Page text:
By Lindsay Toler
By Lindsay Toler
By Chad Garrison
By Allison Babka
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By Jake Rossen
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By Kelsey McClure
Across the thousands of pages of court documents filed since SecureAxis Software's meltdown, only once does a company founder refer to the other as a "friend." The term "fucking Jew cocksucker," however, appears four times.
To outsiders, SecureAxis was just a small St. Louis start-up in the network-security field. But in the hearts of founders Jim Kalishman and Chris Elbring, who launched the outfit in 2005, it felt like a mountain of cash, ideas and dreams.
When that mountain began to crumble in late 2008, it loosed an avalanche of ferocious court filings that came to employ fourteen lawyers in three separate lawsuits and one criminal prosecution.
The big ideas at SecureAxis came from software "architect" Chris Elbring of Kirkwood — a tall, lean 41-year-old with a cool demeanor and a fondness for target shooting. The big money came from Ladue resident Jim Kalishman, 43, scion of a rich and prominent Jewish family. With a top-tier education and plump investment trust, he held himself out as a savvy investor.
Together, they set out in 2005 to make software that prevented information theft. Ironically, within four years, they would be accusing each other of stealing. And now, in St. Louis County Circuit Court, they're locked in a vicious battle with no truce in sight.
To his legal adversaries, Elbring is an anti-Semite who used ties to Russian programmers to embezzle thousands of dollars. Kalishman, meanwhile, is portrayed in court documents as an insecure know-it-all who used his great wealth and influence to destroy a former business partner rather than admit failure.
Even attorneys embroiled in the conflict marvel at it. Says First Assistant United States Attorney Michael Reap, who led the criminal prosecution: "The purpose of lawyers on the planet is to solve problems. I don't know that anything we did solved the problem. I think we might have only made matters worse.
"In my opinion, this thing has grown exponentially from a smaller lawsuit to a monster situation that is out of control."
The late Jerome "Jerry" Kalishman was a tough act to follow.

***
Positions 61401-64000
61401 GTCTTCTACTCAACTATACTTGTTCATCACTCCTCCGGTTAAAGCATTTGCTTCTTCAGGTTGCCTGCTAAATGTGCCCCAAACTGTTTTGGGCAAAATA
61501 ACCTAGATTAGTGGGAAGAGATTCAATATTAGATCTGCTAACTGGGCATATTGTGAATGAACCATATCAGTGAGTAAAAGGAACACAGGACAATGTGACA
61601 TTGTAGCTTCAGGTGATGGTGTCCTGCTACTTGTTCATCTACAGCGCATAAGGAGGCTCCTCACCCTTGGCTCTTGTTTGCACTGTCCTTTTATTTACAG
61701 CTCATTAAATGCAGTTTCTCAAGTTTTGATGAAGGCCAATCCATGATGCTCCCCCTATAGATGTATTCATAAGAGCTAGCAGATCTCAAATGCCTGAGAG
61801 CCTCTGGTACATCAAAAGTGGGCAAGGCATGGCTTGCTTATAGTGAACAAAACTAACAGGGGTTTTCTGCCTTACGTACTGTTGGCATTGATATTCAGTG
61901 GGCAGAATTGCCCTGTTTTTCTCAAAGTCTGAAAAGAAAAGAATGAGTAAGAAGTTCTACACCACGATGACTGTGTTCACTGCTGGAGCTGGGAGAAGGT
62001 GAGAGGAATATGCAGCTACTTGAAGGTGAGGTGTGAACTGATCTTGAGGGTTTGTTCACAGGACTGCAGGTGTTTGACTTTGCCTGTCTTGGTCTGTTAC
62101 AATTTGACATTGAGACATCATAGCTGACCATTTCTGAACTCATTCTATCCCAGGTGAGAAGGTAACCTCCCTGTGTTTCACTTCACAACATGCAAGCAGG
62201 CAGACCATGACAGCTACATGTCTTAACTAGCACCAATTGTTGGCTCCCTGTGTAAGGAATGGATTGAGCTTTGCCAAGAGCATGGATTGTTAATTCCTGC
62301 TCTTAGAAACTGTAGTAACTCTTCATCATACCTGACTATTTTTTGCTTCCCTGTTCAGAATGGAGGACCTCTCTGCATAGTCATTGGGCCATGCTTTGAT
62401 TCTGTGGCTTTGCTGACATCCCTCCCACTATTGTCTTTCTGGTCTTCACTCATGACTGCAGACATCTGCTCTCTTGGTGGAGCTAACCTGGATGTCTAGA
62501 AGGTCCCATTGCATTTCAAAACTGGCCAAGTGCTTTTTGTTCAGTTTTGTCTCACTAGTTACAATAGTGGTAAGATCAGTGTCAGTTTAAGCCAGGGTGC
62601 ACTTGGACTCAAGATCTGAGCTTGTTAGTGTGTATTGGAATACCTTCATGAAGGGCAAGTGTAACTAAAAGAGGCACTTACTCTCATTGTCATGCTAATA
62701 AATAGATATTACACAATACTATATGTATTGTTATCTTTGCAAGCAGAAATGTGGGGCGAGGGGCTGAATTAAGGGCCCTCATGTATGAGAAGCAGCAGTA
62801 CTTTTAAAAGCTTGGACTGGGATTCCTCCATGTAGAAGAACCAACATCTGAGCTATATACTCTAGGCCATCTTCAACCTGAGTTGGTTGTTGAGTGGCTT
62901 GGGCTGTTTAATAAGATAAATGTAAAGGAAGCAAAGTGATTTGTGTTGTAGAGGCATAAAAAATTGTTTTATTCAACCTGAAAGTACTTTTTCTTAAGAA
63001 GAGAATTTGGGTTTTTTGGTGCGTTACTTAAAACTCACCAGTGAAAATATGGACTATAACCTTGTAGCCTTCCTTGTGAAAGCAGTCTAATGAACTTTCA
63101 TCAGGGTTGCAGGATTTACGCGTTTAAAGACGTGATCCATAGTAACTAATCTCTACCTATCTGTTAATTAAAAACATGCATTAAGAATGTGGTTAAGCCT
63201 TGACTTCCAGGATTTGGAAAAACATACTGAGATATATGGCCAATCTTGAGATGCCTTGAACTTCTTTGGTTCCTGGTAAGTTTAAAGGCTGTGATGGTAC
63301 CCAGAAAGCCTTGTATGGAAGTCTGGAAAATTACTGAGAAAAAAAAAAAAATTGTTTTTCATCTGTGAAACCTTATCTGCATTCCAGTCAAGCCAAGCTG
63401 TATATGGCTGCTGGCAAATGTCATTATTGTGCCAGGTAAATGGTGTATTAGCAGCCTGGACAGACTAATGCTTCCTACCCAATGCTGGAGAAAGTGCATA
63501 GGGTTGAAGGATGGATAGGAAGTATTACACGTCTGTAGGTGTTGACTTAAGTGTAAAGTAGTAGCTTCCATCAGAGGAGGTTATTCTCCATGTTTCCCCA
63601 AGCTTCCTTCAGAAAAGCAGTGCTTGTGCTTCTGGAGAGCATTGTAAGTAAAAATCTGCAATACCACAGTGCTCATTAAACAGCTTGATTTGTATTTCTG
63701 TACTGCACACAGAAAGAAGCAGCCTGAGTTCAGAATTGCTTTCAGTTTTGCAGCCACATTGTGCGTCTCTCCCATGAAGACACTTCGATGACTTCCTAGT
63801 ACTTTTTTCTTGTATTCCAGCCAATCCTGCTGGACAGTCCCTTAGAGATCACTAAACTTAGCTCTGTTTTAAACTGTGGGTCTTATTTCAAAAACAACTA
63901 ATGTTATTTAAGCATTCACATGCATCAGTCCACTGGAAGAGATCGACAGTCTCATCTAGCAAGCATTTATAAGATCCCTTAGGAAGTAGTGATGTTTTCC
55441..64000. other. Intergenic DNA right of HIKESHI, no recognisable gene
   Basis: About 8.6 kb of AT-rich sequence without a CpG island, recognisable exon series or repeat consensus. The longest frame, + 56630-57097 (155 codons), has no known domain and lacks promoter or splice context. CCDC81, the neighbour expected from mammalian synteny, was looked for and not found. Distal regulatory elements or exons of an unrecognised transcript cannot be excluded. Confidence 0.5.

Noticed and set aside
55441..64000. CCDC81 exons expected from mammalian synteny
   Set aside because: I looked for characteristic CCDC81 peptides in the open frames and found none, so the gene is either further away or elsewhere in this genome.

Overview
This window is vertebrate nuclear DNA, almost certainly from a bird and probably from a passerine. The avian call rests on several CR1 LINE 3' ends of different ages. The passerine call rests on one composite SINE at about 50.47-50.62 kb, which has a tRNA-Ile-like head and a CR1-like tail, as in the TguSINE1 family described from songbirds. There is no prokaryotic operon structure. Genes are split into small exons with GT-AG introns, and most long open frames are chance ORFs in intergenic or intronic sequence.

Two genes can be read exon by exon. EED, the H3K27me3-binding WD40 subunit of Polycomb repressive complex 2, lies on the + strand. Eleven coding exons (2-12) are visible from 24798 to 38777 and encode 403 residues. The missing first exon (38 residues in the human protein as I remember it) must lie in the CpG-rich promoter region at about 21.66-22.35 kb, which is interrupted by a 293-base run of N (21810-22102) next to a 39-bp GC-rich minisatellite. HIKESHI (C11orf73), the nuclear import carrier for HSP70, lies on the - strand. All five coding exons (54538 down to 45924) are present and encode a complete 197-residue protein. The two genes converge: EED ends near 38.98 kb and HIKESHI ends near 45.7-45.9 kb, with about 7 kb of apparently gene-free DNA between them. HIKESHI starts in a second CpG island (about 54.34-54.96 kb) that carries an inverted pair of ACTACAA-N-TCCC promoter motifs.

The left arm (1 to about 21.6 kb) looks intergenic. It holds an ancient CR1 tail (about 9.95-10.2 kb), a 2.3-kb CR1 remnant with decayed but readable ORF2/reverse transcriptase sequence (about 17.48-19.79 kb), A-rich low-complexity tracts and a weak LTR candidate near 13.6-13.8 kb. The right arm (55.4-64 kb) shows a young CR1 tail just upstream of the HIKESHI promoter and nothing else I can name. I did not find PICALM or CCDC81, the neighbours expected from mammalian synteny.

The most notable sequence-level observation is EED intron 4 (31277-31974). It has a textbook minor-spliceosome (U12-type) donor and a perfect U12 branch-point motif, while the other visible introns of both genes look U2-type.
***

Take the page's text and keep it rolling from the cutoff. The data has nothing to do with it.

Already a respected attorney, he cofounded a company in 1982 that licensed a method for fixing pipes without digging. By the mid-'90s, it had grown into the publicly traded Insituform Technologies Inc. — earning Kalishman a fortune. He became president of the elite Westwood Country Club and showered donations on Washington University, Jewish groups and various charities.
Soon after Jerry's death in 1998, his sons Tom and Jim launched a venture of their own. They called it Maverix. The idea was to provide high-speed Internet to Midwestern businesses. With $42.5 million in raised capital ($2 million from the brothers themselves), they leased a swanky office in downtown Chicago and boasted of plans to serve 30 cities in short order.
But Maverix flopped. Badly. The brothers filed for bankruptcy on its behalf in January 2001, leaving creditors short several million dollars. Disgruntled former employees kvetched publicly about the difficulty of getting final checks from the wealthy Kalishmans, as the St. Louis Business Journal reported. Even a former executive defending their character conceded their "naiveté, pride and lack of management experience."
Yet Jim Kalishman still had a lot going for him. Not only did he have an MBA from the Kellogg School of Management, the highly ranked business school at Northwestern University, he also had accesss to an investment trust set up by his parents. (Through his lawyer, Kalishman declined repeated requests for an interview with Riverfront Times.)
Sniffing around for a new opportunity in 2004, Jim Kalishman was introduced to Chris Elbring.
"He was nice enough," recalls Elbring. Both men were in their mid-thirties at the time. "He seemed like he'd been a rich kid, one of these guys who claimed to know a lot of stuff and have tons of connections."
Elbring's own background was unusual: He'd lived in Russia for five years, doing marketing for a firm that quarried white marble. There, he'd grown intrigued by information technology. Now he was back, and he had ideas.
For example, Elbring pitched to his "angel investor": Wouldn't it be great to offer companies software that could thwart someone — say, a fired employee on her last day — from using a USB flash drive to download trade secrets or customer info?
Kalishman bounced the idea off some industry insiders. Within a few months, he was sold. He agreed to start a company with Elbring and invest an initial $500,000 through his trust — in installments, to ensure certain benchmarks were reached.
In early 2005, lawyers drew up the contracts. SecureAxis was born.
Over the next four years, the partners added staff and riffed on their original idea. They came up with "VeriPlay," software that would enable movie rentals on flash drives. The film would only be accessible for a limited time, and pirating would be impossible. But soon they changed course toward "OutProtect," which was designed to protect company data that's stored and processed online — a practice known as "cloud computing."
Success was mixed. The software worked well in tests, but early customers reported glitches. The partners quarreled over what to do next.
So in April 2008, they recruited a new CEO: Ted Briscoe, a former executive at AskJeeves .com and "a big deal in software," as Elbring described him at the time. Briscoe's task was to drum up funding and prepare for a commercial launch that autumn.